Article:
Tetracyclines and anticonvulsants


The serum levels of doxycycline are reduced and may fall below the accepted therapeutic minimum in patients on long-term treatment with barbiturates, phenytoin or carbamazepine. Other tetracyclines appear to be unaffected.

Clinical evidence
A study in 14 patients taking phenytoin (200-500 mg daily) and/or carbamazepine (300-1000 mg daily) showed that the half-life of doxycycline was approximately half that in nine other patients not taking anticonvulsants (7.1 compared with 15.1 h).
Similar results were found in 16 other patients on anticonvulsant therapy with phenytoin, carbamazepine and phenobarbitone. The serum doxycycline levels of almost all of them fell below 0.5 g/ml during the 12-24 h period following their last dose of doxycycline (100 mg). Tetracycline, methacycline, oxytetracyclme, demeclocydine and chlortetracycline were not significantly affected by these anti-convulsants. Other studies confirm this interaction between the anticonvulsant barbiturates (and in one case the hypnotic amylobarbitone) and doxycycline.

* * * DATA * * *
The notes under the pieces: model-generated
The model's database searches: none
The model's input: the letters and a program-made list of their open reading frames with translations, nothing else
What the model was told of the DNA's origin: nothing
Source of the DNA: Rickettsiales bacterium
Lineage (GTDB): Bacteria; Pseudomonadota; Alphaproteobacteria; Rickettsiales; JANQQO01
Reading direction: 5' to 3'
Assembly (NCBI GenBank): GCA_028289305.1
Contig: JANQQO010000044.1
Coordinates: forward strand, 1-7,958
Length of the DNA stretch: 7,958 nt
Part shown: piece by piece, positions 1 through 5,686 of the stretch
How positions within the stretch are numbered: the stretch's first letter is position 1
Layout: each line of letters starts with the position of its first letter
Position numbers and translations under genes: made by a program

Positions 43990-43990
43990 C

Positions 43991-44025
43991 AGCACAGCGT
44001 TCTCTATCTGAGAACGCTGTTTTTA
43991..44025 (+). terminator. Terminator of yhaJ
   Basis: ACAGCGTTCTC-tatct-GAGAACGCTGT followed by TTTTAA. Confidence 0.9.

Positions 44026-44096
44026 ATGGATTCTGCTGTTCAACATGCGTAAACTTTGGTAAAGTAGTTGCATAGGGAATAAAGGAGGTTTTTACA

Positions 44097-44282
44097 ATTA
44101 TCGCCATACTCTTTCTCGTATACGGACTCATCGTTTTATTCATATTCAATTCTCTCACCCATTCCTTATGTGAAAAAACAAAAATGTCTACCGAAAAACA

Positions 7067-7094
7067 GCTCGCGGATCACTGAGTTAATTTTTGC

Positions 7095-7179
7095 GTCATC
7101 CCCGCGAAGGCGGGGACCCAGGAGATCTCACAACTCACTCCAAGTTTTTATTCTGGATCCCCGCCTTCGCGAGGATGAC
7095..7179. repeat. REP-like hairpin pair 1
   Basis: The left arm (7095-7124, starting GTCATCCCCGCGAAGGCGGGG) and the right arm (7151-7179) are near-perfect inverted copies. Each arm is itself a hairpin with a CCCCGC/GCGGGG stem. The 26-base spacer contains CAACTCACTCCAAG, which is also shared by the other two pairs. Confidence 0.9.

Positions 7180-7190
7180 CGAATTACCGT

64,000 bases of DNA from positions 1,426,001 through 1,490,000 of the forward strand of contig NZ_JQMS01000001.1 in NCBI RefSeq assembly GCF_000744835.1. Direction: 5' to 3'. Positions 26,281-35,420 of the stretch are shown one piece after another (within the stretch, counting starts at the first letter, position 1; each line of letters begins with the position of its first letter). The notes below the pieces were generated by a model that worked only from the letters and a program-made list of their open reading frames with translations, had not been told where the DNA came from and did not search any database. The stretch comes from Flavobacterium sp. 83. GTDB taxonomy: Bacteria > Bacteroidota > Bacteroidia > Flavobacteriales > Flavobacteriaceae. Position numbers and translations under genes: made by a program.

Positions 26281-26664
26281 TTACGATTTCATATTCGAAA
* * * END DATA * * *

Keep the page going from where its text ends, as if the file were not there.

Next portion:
Mechanism
Uncertain. These anticonvulsants are known enzyme-inducing agents and it seems probable that they increase the metabolism of the doxycycline by the liver, thereby hastening its clearance from the body.

Importance and management
The doxycycline-anticonvulsant interactions are established. The extent to which concurrent use affects treatment with doxycycline seems not to have been studied, but serum doxycycline levels below 0.5 g/ml are less than the accepted minimum inhibitor concentration (MIC). It seems likely that the antibiotic will fail to be effective. The suggestion has been made that the interaction can be accommodated by increasing the doxycycline dosage or by giving it twice daily. Alternatively, tetracyclines which are reported not to be affected by the anticonvulsants could be used: tetracycline, methacycline, oxytetracydine, demeclocydine and chlortetracycline.